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Revision 1261 - (show annotations) (download) (as text)
Sun Jan 28 03:44:43 2007 UTC (17 years, 5 months ago) by johnpye
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Fixed prob with HAVE_IEEE.
Added self_test method to bvp.a4l bvp_test.
1 (* ASCEND modelling environment
2 Copyright (C) 1997 Benjamin A Allan
3 Copyright (C) 1998, 2007 Carnegie Mellon University
4
5 This program is free software; you can redistribute it and/or modify
6 it under the terms of the GNU General Public License as published by
7 the Free Software Foundation; either version 2, or (at your option)
8 any later version.
9
10 This program is distributed in the hope that it will be useful,
11 but WITHOUT ANY WARRANTY; without even the implied warranty of
12 MERCHANTABILITY or FITNESS FOR A PARTICULAR PURPOSE. See the
13 GNU General Public License for more details.
14
15 You should have received a copy of the GNU General Public License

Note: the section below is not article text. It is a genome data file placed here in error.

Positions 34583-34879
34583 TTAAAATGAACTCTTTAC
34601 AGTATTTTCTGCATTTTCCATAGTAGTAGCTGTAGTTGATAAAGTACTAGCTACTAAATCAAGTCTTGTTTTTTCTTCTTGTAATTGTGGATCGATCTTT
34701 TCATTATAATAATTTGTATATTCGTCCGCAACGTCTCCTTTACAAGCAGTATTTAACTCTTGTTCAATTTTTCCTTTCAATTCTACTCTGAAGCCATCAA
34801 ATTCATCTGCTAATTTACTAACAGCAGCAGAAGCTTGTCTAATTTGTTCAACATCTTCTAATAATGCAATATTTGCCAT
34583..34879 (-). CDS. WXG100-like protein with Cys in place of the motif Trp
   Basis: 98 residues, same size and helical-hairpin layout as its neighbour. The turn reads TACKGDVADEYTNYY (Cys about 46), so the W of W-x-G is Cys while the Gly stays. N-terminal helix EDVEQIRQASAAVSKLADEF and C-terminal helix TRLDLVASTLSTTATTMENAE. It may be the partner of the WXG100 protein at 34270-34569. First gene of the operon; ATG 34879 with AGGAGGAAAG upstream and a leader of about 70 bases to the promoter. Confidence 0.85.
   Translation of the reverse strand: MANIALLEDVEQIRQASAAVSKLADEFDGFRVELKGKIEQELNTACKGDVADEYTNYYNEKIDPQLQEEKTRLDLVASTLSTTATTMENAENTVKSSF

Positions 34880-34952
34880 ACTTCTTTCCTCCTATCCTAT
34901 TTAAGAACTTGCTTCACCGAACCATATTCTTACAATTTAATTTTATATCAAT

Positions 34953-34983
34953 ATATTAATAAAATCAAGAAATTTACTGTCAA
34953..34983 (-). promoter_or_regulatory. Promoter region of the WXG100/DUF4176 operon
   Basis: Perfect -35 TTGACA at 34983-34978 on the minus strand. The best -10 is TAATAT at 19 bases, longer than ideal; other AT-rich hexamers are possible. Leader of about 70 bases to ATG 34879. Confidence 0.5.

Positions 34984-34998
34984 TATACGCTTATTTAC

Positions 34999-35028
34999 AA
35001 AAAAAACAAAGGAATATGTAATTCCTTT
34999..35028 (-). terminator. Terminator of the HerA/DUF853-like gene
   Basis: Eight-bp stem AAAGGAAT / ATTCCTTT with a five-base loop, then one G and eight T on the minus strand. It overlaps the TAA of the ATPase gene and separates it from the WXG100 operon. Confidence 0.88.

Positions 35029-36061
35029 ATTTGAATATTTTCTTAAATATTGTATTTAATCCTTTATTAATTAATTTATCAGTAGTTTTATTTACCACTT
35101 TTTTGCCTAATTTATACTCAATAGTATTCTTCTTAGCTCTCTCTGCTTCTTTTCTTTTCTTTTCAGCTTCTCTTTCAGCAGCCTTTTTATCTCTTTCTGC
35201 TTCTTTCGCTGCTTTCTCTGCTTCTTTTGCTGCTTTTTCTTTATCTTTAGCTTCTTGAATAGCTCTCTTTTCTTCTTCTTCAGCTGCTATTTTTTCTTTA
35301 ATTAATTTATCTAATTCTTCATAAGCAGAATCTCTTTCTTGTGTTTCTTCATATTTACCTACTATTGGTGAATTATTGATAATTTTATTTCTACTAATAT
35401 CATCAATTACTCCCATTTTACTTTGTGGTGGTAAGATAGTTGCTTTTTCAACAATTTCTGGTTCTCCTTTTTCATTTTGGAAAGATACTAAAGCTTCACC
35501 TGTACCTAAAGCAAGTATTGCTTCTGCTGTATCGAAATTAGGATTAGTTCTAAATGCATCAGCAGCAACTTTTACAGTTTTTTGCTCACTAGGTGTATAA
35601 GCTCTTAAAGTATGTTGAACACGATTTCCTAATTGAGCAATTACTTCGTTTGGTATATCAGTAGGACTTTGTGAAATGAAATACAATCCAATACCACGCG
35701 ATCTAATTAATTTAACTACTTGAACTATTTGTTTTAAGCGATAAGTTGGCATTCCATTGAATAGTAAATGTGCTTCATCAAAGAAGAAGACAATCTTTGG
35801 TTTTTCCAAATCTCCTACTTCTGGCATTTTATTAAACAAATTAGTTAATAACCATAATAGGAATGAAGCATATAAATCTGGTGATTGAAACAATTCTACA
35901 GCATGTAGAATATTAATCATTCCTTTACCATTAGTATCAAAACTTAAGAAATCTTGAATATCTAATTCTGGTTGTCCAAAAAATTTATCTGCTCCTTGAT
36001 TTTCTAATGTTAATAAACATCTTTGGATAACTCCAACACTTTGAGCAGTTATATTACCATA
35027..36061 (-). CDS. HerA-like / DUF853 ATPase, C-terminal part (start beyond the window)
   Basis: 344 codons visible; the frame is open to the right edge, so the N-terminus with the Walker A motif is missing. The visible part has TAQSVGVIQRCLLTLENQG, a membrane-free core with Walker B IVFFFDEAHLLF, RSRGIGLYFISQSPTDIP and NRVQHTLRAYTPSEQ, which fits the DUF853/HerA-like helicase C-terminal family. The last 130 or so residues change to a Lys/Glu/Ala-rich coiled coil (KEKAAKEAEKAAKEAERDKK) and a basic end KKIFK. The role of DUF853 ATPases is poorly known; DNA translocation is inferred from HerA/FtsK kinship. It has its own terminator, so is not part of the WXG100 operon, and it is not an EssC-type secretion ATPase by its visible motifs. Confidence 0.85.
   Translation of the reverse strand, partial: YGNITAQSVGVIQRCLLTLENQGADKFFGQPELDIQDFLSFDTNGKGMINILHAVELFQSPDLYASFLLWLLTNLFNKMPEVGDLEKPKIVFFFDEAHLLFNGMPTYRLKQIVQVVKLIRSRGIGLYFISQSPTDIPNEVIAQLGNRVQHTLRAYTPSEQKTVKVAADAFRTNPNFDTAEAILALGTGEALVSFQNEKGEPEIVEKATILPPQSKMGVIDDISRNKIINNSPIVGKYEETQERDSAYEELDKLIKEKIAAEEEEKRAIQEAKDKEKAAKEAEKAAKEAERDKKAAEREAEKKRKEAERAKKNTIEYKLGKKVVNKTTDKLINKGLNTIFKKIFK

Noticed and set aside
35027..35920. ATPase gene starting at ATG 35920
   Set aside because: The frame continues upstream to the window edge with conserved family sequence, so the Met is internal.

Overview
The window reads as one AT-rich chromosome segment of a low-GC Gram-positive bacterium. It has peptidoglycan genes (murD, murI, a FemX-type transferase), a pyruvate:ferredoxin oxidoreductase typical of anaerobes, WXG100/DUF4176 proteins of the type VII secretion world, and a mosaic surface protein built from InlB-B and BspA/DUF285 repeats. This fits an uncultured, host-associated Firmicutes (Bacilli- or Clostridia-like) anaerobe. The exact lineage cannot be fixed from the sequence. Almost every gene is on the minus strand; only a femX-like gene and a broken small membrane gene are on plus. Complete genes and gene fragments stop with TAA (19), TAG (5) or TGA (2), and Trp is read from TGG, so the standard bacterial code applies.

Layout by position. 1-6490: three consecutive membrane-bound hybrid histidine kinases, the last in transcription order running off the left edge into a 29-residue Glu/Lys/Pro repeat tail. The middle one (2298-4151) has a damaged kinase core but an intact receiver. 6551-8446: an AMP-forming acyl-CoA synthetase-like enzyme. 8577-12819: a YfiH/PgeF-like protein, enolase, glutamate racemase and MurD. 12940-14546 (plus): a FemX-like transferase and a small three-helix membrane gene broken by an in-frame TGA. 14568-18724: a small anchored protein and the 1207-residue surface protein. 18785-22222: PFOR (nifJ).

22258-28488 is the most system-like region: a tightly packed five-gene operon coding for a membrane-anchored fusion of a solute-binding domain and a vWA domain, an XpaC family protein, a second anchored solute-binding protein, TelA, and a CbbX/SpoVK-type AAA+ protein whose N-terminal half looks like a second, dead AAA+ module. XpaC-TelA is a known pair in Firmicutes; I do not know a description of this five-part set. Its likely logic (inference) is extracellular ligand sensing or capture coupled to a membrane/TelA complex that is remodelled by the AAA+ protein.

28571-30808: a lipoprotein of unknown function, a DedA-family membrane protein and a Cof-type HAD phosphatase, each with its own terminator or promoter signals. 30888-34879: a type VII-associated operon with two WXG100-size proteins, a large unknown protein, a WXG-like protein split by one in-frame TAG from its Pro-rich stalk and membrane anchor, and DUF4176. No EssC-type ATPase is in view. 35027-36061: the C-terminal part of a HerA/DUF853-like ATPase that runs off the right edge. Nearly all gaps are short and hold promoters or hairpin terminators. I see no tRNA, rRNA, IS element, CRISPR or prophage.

16 along with this program; if not, write to the Free Software
17 Foundation, Inc., 59 Temple Place - Suite 330,
18 Boston, MA 02111-1307, USA.
19 *)
20 REQUIRE "atoms.a4l";
21 (*
22 This file contains models that implement an integration scheme completely
23 within ASCEND as a system of equations. Because data points are all
24 stored in memory, this approach uses a lot more memory (although with
25 relation sharing, sparse matrix storage, etc, it's not completely terrible)
26
27 @TODO more documentation here.
28
29 @NOTE there is a test model implemented at the bottom of the file. See
30 'test_dynamics' and 'bvp_test'. Note also that the model 'plotbvp.a4c'
31 includes this test model and provides graphical output from the integration.
32
33 @NODE some old comments were removed here as they confused the issue by
34 referring to the LSODE integration engine.
35
36 @NOTE The LSODE integration engine is provided as part of ASCEND and
37 offers a more efficient way to solve integration models. Note that you will
38 need to set up your model quite differently if you want to use that approach.
39
40 Original code 1991.
41 Decoupled from IVP code, rewritten in ASCEND IV -- Ben Allan, Mar 1997
42
43 by Peter Piela, Boyd T. Safrit, Joseph J. Zaher, 1991
44 remodelled by Benjamin A. Allan
45 *)
46